by Bill Batson
Since 1973, Nyack has been the home of Squash Blossom, a Native American crafts store operated by Trudi Feiner at 49 Burd Street. Squash Blossom is the last store standing from the crafts and antique renaissance that restored the economic fortunes of the village in the 1970s. The family that launched the venture, however, is equally recognized for the zeal of their progressive politics, personified by Trudi’s late husband, Irving Feiner.
Irving and Trudi Feiner met at a self-proclaimed interracial resort called Camp Unity in 1948. A year after they met, Irving Feiner became embroiled in a legal case that tested the boundaries of political speech and transformed both of their lives, Feiner v. New York.
As a student on the GI Bill at Syracuse University, Feiner mounted a soap box one afternoon to urge local residents to attend a rally. The gathering was to protest the verdict in the trial of the “Trenton Six,” a group of black men given the death penalty for killing an elderly white shopkeeper based on a confession that was later impeached. Former United States Assistant Attorney General, O. John Rogge, a member of the defense team, was on the program. A permit to hold the event in a local high school had been revoked by the Mayor of Syracuse.
Subsequent accounts reported that Feiner gave a contentious speech that disparaged elected officials. When a member of the crowd threatened to “get him down” from his improvised platform if the police didn’t, Feiner was arrested. The case made it to the Supreme Court where a 6-3 majority ruled against Feiner, requiring him to serve a one month sentence for the misdemeanor. He was also expelled from the University.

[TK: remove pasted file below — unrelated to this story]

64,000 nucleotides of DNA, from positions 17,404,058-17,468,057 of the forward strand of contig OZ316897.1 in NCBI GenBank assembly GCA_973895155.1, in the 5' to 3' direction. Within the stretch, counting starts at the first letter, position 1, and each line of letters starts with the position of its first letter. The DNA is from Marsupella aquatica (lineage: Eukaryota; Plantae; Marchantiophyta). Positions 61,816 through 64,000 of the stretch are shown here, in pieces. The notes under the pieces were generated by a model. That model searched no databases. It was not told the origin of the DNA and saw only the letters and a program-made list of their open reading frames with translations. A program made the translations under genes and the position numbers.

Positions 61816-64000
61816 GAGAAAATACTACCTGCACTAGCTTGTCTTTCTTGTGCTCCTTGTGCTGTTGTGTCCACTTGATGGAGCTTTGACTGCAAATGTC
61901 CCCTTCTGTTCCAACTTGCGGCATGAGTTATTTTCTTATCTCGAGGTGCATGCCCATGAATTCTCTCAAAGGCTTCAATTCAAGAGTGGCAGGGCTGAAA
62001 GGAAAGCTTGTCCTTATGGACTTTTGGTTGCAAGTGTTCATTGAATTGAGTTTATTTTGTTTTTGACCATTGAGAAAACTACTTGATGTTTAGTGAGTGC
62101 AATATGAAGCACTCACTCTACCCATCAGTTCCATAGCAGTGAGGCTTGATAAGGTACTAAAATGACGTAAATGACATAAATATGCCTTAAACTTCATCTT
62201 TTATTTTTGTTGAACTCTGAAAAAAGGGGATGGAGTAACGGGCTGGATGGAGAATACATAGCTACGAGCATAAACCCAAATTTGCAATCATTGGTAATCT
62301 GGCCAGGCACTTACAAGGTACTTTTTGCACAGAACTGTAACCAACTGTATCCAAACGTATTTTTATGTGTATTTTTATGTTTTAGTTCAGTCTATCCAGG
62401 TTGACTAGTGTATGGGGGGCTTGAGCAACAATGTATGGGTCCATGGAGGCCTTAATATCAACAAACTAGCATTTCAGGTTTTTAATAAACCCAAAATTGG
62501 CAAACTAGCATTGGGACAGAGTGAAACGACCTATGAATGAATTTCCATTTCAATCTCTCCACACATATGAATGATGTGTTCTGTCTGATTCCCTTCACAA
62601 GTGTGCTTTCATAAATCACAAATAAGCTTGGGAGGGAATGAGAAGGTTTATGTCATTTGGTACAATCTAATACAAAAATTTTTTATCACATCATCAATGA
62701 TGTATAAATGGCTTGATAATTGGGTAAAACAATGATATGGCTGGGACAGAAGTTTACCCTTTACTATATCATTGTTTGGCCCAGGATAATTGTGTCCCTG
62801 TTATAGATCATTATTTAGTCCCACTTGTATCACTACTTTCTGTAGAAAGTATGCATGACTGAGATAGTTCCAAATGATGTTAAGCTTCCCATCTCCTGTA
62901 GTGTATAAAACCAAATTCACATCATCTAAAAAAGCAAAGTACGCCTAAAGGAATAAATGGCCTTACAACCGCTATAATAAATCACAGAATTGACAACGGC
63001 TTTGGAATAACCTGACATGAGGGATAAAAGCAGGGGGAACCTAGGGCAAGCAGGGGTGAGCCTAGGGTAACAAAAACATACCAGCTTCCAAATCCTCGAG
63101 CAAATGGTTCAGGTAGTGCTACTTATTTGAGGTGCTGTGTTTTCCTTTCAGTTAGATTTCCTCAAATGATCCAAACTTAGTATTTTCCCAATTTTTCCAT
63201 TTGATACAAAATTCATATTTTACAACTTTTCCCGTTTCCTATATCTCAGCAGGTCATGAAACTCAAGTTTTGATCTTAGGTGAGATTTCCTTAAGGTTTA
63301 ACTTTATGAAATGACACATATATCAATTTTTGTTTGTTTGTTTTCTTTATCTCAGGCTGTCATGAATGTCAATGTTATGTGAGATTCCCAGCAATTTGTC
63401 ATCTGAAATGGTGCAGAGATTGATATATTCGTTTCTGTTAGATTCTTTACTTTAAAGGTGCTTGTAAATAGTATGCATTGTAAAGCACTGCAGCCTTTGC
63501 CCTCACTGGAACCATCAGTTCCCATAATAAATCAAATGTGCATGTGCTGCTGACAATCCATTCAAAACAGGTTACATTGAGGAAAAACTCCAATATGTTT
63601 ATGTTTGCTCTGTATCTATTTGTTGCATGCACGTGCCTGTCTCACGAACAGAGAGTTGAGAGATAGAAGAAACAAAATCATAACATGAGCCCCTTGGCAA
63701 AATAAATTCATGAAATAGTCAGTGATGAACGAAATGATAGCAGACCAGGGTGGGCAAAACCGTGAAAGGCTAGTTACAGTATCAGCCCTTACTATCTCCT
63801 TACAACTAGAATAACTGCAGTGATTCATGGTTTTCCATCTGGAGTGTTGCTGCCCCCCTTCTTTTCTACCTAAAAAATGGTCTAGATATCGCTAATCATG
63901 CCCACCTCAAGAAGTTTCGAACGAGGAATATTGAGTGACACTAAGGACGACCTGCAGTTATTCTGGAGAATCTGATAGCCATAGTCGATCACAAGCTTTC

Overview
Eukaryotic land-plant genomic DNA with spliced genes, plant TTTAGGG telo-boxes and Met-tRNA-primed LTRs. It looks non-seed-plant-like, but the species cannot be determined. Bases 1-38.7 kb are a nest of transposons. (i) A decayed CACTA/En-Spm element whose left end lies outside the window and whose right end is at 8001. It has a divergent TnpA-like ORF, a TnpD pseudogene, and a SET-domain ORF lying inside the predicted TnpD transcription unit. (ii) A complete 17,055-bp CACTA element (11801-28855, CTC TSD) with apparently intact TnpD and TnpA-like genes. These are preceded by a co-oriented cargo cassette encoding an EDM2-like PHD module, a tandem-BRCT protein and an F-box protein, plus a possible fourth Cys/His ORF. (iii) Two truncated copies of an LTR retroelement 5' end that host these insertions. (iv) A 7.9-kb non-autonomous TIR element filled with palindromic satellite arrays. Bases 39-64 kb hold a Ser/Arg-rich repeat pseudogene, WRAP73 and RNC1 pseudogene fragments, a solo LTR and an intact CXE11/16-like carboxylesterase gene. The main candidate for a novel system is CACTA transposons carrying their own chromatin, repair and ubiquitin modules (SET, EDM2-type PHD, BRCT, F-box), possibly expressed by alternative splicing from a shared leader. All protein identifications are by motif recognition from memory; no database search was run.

“I understand that people in totalitarian countries must obey arbitrary orders,” wrote Justice Hugo Black in his dissent. “I had hoped that there was no such duty in the United States.”
According to Irv Feiner’s obituary in The New York Times “The legal principle involved came to be know as the “heckler’s veto,” meaning that a disruptive listener could effectively stop a controversial speaker by threatening havoc.”
The Feiners moved to Rockland County in the late 1950s and joined a group of young couples that included Betty and Carl Friedan (Betty would later write The Feminine Mystique) and Herb and Edith Kurz (Herb, who passed away on November 24, 2014 founded Presidential life and was a prolific philanthropist.) The goal of the families was to start a progressive interracial community.
When they were unable to acquire the land they sought for their utopian enclave, the Feiners bought a home in nearby Blauvelt. They quickly regretted the decision. One of their three daughters, Rachael, brought home a book from school entitled “Epaminondas and His Auntie,” a work of unreconstructed Jim Crow era racism. They moved to Nyack in 1963 because of the village’s diverse demographics.
In Nyack, the Feiners worked with a group that included Joan Bodger and Win and Betty Perry and Gerry and Eddie Dahlberg to create Nyack Head Start. Irving began a successful career in New York City as a lithographer.